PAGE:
Agroforestry, i.e. the integration of trees and shrubs into cultivated cropland, has been widely touted as beneficial to the environment. It can provide shade to sun-baked crop plants and soils, protect and enhance biodiversity, attract life-giving pollinators, provide additional sources of revenue, improve soil health, and much more.
Helping to differentiate shade sources in coffee cultivation, three sustainability-minded nonprofits have teamed up to launch The Shade Catalog, a living document designed to benefit the natural environments in which coffee is grown, as well as the people who grow it.
For the first version of the catalog, the groups turned to Indonesia, which is one of the world’s leading producers of arabica and robusta coffees but also one of the world’s most naturally biodiverse places with some 2 million smallholder coffee farmers working the land.
- Study Finds Hardcore Birdwatcher Coffee Drinkers Largely Unaware of Bird-Friendly Certification
- New Report Says Shade-Grown Must Go Mainstream for Coffee’s Future
- Nine Myths About Coffee Farmer Development: Relationship Coffee in Indonesia
The organizations said the Indonesia Coffee Shade Catalog, which continues to be updated, will be followed by similar catalogs in other prominent producing countries, beginning with Peru in 2022.
From a practical standpoint, the catalog resembles World Coffee Research’s own groundbreaking arabica varieties catalog, which provides vital information on scores of known commercial coffee varieties found throughout the world.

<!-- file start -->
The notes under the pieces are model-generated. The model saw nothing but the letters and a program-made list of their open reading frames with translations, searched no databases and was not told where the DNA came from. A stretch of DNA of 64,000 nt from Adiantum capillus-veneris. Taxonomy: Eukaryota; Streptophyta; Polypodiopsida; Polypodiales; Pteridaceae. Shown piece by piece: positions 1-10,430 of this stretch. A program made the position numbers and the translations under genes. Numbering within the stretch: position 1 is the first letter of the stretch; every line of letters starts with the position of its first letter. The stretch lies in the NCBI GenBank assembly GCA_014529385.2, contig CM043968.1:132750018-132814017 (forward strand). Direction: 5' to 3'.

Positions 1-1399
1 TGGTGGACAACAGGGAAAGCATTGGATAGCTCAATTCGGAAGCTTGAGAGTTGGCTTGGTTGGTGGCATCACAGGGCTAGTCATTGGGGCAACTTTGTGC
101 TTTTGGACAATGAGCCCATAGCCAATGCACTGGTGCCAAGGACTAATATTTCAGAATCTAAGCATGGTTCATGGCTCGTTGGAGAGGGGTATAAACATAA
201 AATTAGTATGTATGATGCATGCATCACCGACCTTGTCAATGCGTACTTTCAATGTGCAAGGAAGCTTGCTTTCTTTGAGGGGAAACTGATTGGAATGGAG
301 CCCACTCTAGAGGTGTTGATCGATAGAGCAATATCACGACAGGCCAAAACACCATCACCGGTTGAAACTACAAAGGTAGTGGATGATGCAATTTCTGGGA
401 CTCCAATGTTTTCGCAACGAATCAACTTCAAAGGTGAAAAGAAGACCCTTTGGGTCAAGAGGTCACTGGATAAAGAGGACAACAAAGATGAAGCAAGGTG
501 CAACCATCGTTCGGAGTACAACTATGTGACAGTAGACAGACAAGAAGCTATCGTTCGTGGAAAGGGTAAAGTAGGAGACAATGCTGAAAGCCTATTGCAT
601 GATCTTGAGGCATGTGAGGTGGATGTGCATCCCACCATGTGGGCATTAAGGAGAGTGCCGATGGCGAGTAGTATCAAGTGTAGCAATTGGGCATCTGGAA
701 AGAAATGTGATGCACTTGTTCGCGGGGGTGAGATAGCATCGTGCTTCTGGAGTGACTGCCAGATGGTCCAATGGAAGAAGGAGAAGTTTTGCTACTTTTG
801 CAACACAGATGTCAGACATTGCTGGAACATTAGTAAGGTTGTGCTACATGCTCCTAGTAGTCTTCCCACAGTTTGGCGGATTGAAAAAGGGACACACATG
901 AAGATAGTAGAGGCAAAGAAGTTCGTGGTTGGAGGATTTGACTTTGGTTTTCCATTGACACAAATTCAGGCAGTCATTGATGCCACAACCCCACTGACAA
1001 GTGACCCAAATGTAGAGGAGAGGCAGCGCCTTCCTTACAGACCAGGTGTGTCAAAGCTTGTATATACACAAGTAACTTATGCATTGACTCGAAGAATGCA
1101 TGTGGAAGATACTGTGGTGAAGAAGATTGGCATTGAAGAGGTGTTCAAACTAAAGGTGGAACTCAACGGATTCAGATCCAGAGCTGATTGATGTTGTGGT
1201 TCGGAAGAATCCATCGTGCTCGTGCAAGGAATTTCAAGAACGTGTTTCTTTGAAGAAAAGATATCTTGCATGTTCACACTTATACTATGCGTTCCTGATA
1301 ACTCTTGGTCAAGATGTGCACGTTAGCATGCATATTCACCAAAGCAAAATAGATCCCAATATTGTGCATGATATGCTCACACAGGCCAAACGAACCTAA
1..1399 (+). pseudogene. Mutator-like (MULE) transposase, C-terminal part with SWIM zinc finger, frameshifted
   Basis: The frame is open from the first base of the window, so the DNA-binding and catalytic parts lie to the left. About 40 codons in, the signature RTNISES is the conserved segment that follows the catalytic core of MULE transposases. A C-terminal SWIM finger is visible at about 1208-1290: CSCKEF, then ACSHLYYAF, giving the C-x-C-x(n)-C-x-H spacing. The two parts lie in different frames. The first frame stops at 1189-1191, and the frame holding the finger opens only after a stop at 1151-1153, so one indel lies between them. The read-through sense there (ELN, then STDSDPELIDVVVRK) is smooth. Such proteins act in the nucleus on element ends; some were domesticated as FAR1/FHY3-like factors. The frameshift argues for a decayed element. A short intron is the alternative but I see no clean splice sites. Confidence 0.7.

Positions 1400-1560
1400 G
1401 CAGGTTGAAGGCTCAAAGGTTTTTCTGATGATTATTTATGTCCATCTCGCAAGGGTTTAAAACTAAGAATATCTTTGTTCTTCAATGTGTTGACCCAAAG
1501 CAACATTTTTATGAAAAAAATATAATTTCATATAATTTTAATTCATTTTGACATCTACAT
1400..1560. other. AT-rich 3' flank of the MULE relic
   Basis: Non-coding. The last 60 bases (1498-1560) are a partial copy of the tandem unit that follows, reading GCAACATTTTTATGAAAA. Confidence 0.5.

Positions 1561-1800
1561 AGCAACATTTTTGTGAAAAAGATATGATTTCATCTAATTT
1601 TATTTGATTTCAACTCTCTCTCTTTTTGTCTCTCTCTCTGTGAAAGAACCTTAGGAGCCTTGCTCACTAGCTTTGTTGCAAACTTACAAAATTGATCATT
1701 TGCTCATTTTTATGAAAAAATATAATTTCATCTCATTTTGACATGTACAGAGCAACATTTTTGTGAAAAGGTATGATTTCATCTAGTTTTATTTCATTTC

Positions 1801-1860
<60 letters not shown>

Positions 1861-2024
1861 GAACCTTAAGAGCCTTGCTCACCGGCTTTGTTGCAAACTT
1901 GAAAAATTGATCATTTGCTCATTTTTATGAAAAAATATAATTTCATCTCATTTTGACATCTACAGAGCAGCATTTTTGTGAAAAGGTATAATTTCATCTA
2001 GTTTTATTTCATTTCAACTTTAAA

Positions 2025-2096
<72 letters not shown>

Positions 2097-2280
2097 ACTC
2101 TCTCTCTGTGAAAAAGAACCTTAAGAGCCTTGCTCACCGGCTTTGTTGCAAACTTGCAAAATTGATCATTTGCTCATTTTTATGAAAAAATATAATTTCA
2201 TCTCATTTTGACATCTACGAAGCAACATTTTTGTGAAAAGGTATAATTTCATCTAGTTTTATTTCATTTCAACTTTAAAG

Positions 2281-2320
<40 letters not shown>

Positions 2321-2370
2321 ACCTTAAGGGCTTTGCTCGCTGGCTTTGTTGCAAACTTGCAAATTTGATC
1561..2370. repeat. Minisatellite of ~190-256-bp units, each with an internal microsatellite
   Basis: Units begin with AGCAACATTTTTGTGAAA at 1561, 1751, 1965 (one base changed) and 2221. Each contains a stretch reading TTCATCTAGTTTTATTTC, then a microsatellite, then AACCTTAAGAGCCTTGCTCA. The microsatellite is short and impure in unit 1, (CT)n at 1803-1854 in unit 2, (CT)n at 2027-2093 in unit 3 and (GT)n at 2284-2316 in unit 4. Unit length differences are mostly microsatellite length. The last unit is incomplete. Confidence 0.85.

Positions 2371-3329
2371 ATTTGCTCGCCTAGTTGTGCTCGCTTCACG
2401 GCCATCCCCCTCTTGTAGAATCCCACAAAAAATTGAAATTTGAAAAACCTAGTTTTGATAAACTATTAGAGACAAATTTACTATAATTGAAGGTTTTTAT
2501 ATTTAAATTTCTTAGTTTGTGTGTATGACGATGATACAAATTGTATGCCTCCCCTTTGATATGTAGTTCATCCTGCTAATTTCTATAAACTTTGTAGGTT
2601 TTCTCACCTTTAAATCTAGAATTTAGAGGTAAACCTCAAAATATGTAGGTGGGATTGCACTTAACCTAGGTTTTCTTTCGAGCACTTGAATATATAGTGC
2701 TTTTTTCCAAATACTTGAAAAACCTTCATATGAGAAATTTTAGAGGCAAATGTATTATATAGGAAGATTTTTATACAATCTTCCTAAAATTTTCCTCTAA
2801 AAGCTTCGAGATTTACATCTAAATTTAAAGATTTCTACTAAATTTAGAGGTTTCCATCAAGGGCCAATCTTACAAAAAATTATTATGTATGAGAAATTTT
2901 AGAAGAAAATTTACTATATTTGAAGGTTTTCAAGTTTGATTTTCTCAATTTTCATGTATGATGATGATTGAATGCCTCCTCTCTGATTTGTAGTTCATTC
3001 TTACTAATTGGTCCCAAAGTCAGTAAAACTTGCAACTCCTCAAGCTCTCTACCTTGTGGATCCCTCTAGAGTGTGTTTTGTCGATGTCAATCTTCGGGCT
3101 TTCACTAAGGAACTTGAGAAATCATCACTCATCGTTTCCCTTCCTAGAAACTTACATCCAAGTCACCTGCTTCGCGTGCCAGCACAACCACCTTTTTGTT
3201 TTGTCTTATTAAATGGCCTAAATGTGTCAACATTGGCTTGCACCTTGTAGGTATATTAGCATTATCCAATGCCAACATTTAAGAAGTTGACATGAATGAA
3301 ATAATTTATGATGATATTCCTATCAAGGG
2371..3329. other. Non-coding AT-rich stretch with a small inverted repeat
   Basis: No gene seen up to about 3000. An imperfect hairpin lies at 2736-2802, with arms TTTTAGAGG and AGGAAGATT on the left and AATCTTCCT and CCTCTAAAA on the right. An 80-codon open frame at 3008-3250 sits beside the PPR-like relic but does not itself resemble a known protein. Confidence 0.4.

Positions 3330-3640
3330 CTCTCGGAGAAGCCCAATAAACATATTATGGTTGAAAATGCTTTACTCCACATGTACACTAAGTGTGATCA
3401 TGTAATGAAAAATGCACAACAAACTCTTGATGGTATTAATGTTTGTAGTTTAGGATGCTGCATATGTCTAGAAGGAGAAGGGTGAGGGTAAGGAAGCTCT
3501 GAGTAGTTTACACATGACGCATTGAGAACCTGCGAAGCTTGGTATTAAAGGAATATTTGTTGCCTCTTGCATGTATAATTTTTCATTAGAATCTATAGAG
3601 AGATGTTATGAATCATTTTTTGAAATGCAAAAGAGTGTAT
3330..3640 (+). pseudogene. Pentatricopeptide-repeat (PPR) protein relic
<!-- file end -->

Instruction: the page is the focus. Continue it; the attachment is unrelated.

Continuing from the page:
In this case, the catalog is looking at complementary trees and shrubs, providing easily digestible and visually compelling data on characteristics such as scientific family name, leaf size, plant height, elevation range, native habitats and existing non-native habitats. The catalog also makes clear whether the tree or shrub is beneficial to robusta and/or arabica cultivation, while also outlining other farm uses and maintenance requirements.
Available in print or online in both English and Bahasa, the catalog currently includes 125 tree or shrub types, with photos for nearly all of them.
“We hope to encourage farmers and industry decision-makers to implement agroforestry systems that sustain both people and the environment,” Smithsonian Migratory Bird Center Ecologist Ruth Bennett said in an announcement of the release today. “Coffee is a unique crop because it can be grown with trees, to benefit climate, biodiversity and farmers alike. This catalog is a starting point for similar work in coffee-growing regions around the world.”
(Editor’s note: An earlier version of this story incorrectly stated that the shade included “coffee or shrub types.” The guide actually includes “tree or shrub types.”)